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People are more likely to stick with long-term improvements in their diet if they eat smaller portions of a wider variety of foods as opposed to focusing on a narrow set of restrictions.

When people decide they need to eat better, many try to adopt a rigid, rules-based approach. They categorize foods as “good” or “bad.” They resolve to eat only good foods and none of the bad. Research, however, suggests that this outlook on eating is not helpful in the long run. Experts in nutrition and behavior encourage people to enjoy a mix of healthy foods without making any foods forbidden territory.

Some studies suggest that all-or-nothing attitudes lead to overeating in what might be called a “Blown It” syndrome. As long as someone feels they are following “the rules,” they are well disciplined. But once they eat a forbidden food, they often feel they’ve blown it. They give up all the rules and eat more of these once prohibited foods.

So if there’s a less-than-healthy food you eat too often, long-term change may be more likely if you learn to simply reduce your consumption instead of giving it up completely.

While it might seem that stricter diet rules would bring more success, they often just bring more anxiety. Studies suggest that people with more restrictive attitudes tend to think about food more often, which, of course, complicates dieting. They also have a tougher time maintaining their eating “rules” when stressful situations come along.

Anxiety over eating a “bad” food is unnecessary. The effects of one nutritional extravagance are almost always undetectable. Even a super-rich, 500-calorie dessert on top of a normal diet leads to an imperceptible gain of about two ounces. It’s only when extra treats become part of usual eating habits that trouble develops.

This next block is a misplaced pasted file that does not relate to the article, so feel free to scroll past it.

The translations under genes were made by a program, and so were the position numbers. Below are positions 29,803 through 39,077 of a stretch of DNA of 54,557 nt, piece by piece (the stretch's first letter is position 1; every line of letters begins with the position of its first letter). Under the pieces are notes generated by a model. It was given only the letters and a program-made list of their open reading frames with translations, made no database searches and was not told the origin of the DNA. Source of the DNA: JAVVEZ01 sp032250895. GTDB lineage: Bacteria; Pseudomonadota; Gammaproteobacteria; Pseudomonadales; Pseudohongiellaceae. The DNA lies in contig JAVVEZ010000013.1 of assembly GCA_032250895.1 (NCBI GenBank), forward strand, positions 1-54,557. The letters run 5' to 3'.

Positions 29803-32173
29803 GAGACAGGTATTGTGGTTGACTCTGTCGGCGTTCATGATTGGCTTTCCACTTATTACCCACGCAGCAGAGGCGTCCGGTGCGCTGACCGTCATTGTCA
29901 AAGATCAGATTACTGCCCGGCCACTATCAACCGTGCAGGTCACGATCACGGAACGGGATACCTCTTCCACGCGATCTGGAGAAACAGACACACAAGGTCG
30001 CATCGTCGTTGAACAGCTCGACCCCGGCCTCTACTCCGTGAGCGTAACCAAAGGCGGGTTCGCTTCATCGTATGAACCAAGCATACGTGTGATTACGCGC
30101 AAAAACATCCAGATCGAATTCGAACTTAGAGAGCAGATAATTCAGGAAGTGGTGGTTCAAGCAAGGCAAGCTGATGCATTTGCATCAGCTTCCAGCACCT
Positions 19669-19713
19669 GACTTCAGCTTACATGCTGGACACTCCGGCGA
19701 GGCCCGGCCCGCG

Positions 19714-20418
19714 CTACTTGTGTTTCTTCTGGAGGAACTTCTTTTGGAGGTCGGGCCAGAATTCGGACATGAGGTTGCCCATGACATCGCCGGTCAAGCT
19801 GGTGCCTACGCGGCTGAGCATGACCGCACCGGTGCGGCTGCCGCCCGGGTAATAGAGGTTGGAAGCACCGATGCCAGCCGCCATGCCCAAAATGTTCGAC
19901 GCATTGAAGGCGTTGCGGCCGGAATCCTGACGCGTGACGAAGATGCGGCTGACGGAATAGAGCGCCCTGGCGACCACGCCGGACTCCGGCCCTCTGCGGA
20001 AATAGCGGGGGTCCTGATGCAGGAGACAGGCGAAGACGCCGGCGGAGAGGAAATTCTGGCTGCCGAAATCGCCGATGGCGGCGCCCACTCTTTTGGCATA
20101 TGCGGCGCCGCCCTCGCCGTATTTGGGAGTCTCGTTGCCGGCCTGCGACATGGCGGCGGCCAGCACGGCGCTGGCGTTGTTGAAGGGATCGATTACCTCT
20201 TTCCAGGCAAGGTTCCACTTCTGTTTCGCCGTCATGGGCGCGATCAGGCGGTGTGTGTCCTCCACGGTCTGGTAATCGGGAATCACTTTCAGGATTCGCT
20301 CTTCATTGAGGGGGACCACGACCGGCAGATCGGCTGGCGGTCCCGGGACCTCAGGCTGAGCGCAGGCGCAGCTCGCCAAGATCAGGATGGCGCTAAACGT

But if do you want to have a “bad” food, there’s no sense in making a full meal of it. In fact, one of the ways that foods with extra calories, fat or sodium can fit into a healthful diet is to counterbalance them with foods low in those ingredients. If you love ice cream, don’t automatically scoop out a huge portion of the richest kind and load it with whipped cream.

A little goes a long way
For many people, a little will satisfy their craving. They can be quite happy with a small amount because they know they can eat it again. Others may be just as happy with the sweet, cool smoothness of a lower-fat version. The same is true for other foods. Don’t order the bacon burger and fries combo, if all you really want is a regular burger.

Another place to avoid restrictive, all-or-nothing thinking is portion size. Some people decide if they’re going to have fries, they might as well have the super-size portion. Yet that choice adds an extra 350 calories and 15 to 20 grams of fat to the splurge. Remember that the higher in calories, sugar or fat a food is, the greater the impact portion size has.

So take a realistic look at your portion. Today, excess has become the norm. There’s no need to limit yourself to so skimpy a size of your “treat” foods that you feel deprived and overeat later.

Instead, aim for eating only as much as you truly savor. Stop when you’re not focusing on the enjoyment anymore. Many people find that when they really pay attention to their eating, they are happier with smaller portions of their treats than they expected.

The goal is to find the middle ground. Accept that how we eat has a major impact on our health. But healthy eating doesn’t mean perfect eating.

Nutrition Notes is provided by the American Institute for Cancer Research in Washington, D.C.

© 2013 MSNBC Interactive Reprints


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